Within the contemporary landscape of consciousness science, the majority of theoretical approaches gather fundamental data for theory-building from the observation of behavioural outcomes, such as subjective report, in conjunction with brain imaging data (Chalmers 2000). These approaches hold that without neural and behavioural data we cannot possibly do meaningful science of consciousness, since without neural and behavioural data we would lack the objective observables at the basis of any scientific investigation (Doerig et al. 2019; Herzog et al. 2022). The starting point of consciousness science must thus coincide with experiments that pick out correspondences between conscious states and objectively (neural-behavioural) states.
Some of the most influential theories of consciousness committed to the this type of approach are the Global Neuronal Workspace Theory (GNWT) (Mashour et al. 2020), Higher-order theories (Brown et al. 2019), Attention Schema Theory (Graziano and Webb 2015), and Recurrent Processing Theory (RPT) (Lamme 2006, 2010). These theories gather data mainly from experiments where a significant correlation is found between specific subjective reports, or other behavioural outcomes, and specific neural properties. This observation is explained by the hypothesis that a particular neural property underpins the conscious state the subject is reporting.
In the context of experiment-driven approaches, the main problem is to understand the exact relation between reportability (or at least cognitive accessibility) and phenomenal consciousness, since some research programmes require a distinction between the mechanisms underpinning these two phenomena (Block 1995, 2011; Lamme 2018), whereas others hold that studying consciousness independently of any behavioural outcome or report is simply outside the scope of science (Cohen and Dennett 2011; Doerig et al. 2019; Naccache and Dehaene 2007; for a comprehensive discussion, see (Kleiner and Hoel 2021)).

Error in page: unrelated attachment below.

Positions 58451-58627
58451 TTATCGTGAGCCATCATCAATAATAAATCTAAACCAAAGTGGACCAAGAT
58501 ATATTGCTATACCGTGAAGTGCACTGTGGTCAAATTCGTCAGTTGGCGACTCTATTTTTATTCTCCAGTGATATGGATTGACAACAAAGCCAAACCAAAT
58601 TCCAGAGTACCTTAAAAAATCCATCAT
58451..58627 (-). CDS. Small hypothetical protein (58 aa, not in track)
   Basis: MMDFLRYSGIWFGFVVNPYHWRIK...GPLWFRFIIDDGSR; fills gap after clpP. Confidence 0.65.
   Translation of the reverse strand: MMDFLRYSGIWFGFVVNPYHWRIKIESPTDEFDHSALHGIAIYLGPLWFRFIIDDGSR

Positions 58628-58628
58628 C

Thus, within experiment-driven approaches, the debate seems mostly focused on (i) whether data about cognitive reportability should be separated from data about phenomenal consciousness, and (ii) if so, how to do it. Experiment-driven consciousness science, then, seems to have two issues. First, there is a theoretical problem: there is no consensus on which concept of consciousness should be used in consciousness research, since it is not clear whether phenomenal consciousness is identical with cognitive access or not, nor whether this distinction is useful at all (Block 1995; Irvine 2017; Overgaard and Grünbaum 2012). Second, there is a methodological problem: since there is no consensus on how to conceptualize the explanandum phenomenon (the phenomenon that needs to be explained), there is no well-established methodology for studying consciousness scientifically (Irvine 2012), and how to set it apart from all possible confounds (for a discussion, see (Michel and Morales 2020))Footnote 1.
At the present stage, theories of consciousness based on the experiment-first approach seems to be systematically underdetermined (Michel 2019), namely, the same data can be accounted for by different models with equal explanatory and predictive power: the claim that a certain model is best can be countered by proponents of a different model, who operate under different theoretical and methodological assumptions. This situation seems to lead to an impasse, which can be summarized in this way: at the present stage, theories employing an experiment-driven approach do not have a well-defined methodology for deciding which model of consciousness fits best with currently available data.